April 1, 2013. I put on my temporary neck tattoo and rode my velocipede down to Powell’s bookstore the other day. Luckily, there’s designated parking throughout most of downtown Portland for velocipedes, and I took the next to last one available. Dodging through the mass of newspaper sellers, itinerant players of Trevelyan’s Rocker, and stand-ins for the cover of Shearwater’s magnificent album “Rook”, I quickly found my way up to the rare book room. I often visit this room for some peace and solitude, as all the books in this room are over $20.
While idly browsing the stacks of books, I was startled to find one pushed to the back of the shelf, as if someone had wanted to hide the book from the gaze of mere mortals. Even more startling, the cover was not affixed with multitudes of bird stickers. Though the print was barely legible, I could make out that it was a Eighteenth century book of “Divers Receipts for the Manufacture, Blending and Drinking of Chymically-Flavoured Neutral Grain Spirits at Modest Proof”. Knowing my velocipede was safely parked outside and that I had removed the seat, the large wheel, the tires and the chain to deter thieves, I settled down to peruse the curious little book.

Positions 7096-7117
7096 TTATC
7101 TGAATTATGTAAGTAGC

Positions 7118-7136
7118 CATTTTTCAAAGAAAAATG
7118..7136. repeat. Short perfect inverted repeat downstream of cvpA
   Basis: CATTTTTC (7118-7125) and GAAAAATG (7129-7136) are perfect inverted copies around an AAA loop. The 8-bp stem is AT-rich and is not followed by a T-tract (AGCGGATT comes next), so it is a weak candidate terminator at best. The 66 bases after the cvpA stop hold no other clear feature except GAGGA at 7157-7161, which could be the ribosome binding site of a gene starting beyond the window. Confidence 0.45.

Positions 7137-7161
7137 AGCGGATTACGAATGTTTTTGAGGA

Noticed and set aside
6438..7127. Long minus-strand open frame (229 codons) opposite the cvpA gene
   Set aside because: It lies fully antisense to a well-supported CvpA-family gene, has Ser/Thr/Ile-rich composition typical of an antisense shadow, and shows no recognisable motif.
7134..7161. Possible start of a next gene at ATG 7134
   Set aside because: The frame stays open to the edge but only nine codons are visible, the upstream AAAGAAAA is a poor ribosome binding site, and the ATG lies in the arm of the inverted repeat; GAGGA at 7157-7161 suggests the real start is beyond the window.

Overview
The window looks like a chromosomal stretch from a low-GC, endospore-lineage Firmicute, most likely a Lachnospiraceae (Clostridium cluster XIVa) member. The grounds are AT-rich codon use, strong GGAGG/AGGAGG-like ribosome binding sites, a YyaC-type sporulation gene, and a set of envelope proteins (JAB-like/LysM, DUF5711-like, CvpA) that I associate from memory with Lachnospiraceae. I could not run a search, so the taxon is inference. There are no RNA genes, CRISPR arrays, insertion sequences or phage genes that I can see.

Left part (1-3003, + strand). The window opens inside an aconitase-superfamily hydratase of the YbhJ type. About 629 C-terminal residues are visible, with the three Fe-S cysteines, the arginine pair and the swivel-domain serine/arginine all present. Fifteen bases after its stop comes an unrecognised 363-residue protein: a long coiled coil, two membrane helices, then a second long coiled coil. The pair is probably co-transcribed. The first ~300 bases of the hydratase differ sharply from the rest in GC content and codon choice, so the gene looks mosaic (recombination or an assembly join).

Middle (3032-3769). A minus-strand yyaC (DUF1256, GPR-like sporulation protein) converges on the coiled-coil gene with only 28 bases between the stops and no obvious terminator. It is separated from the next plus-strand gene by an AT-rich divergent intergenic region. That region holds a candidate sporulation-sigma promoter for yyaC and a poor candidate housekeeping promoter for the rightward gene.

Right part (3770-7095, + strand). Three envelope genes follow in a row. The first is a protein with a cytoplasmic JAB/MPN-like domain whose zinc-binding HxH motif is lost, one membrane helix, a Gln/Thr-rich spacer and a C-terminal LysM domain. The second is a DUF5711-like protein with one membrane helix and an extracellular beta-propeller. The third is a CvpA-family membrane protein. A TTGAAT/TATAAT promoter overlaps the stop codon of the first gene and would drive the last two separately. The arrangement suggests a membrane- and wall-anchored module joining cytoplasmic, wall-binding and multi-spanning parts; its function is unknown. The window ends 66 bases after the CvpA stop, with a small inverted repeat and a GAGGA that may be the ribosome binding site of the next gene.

For the longest time, I thought this and the Little Giuseppe were a jab at Giuseppe Gonzalez but Stephen Cole attributes the name to a chef friend of his with the genesis story involving, "One night an Italian chef I knew came into the bar for a drink. I thought he'd like a Cynar Manhattan."
Interesting and flavorful. While the ingredients in some cocktails blend together, some contrast, and some others are disjointed, this one is like a slideshow presentation for the palate. The flavors of the components come through in rapid serial fashion: apple brandy at the sip followed by some mildly herbal sweetness from the Benedictine, then the dry wine and wormwood of the Noilly Prat, followed by the characteristic grapefruit peel type bitterness of the Campari that carries through the finish.